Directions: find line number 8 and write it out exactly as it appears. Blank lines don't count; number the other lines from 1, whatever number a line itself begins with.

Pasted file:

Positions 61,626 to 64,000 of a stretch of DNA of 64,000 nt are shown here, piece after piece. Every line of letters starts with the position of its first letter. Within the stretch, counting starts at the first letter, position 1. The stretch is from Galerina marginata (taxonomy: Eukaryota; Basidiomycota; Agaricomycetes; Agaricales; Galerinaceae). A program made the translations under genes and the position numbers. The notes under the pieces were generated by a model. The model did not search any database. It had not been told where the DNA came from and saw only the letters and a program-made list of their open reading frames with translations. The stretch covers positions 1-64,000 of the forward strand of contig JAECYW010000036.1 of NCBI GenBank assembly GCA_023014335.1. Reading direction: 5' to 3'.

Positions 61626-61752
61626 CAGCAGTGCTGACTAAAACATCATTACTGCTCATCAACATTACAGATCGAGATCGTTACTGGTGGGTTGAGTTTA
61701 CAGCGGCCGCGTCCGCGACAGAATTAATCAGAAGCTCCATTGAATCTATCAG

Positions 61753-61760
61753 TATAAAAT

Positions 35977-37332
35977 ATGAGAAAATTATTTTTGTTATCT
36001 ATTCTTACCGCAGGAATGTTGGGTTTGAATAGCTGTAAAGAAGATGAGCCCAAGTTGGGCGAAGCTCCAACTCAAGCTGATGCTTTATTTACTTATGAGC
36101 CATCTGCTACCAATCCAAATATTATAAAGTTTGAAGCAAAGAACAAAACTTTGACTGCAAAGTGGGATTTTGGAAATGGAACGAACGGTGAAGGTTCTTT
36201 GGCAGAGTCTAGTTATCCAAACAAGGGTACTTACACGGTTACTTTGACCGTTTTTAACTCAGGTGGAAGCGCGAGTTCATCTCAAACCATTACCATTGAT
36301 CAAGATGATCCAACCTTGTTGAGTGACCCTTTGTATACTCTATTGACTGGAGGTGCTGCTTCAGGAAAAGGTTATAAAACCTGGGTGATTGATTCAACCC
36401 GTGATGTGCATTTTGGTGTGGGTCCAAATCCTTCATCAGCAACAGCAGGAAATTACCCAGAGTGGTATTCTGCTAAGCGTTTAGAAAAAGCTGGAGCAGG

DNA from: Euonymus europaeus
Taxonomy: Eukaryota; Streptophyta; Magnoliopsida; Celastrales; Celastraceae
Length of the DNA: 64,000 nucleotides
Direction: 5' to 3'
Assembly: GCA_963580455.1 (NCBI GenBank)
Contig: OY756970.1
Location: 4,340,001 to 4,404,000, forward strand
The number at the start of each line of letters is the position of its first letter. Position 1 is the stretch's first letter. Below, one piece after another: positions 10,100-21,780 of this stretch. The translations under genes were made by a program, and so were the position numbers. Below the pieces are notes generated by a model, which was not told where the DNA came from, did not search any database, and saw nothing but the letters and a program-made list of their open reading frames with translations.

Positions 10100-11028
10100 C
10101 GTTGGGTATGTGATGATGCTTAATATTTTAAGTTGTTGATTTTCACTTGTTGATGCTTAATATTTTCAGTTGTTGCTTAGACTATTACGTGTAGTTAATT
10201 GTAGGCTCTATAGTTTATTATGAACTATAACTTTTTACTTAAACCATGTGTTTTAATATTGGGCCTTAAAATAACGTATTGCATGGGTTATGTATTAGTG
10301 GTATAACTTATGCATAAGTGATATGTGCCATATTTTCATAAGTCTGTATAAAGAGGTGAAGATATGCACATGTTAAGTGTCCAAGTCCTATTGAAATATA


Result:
35977 ATGAGAAAATTATTTTTGTTATCT